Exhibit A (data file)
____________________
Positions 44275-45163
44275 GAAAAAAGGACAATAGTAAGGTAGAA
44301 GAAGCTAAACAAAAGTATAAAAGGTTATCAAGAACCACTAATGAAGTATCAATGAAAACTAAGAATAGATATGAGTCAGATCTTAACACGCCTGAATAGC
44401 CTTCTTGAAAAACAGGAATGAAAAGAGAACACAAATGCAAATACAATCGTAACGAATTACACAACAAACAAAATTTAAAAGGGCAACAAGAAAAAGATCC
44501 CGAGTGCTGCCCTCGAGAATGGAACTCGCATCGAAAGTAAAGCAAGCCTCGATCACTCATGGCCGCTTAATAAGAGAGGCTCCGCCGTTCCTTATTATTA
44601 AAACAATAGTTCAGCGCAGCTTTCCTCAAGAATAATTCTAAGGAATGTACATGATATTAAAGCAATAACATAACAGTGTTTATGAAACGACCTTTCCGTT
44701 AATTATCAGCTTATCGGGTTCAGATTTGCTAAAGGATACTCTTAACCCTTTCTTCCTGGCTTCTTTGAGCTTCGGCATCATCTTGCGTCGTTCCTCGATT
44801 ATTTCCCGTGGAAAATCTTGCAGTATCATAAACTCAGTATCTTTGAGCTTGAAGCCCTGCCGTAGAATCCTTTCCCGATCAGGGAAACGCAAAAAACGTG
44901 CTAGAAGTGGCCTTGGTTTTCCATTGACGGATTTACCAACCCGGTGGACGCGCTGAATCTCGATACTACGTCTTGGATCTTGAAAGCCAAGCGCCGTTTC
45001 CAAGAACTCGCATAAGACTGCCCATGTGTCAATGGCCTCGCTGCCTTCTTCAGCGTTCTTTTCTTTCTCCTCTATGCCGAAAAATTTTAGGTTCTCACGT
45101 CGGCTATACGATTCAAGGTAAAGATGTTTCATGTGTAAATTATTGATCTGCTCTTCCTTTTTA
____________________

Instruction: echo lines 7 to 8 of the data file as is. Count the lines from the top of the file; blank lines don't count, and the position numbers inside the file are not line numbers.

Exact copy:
44701 AATTATCAGCTTATCGGGTTCAGATTTGCTAAAGGATACTCTTAACCCTTTCTTCCTGGCTTCTTTGAGCTTCGGCATCATCTTGCGTCGTTCCTCGATT
44801 ATTTCCCGTGGAAAATCTTGCAGTATCATAAACTCAGTATCTTTGAGCTTGAAGCCCTGCCGTAGAATCCTTTCCCGATCAGGGAAACGCAAAAAACGTG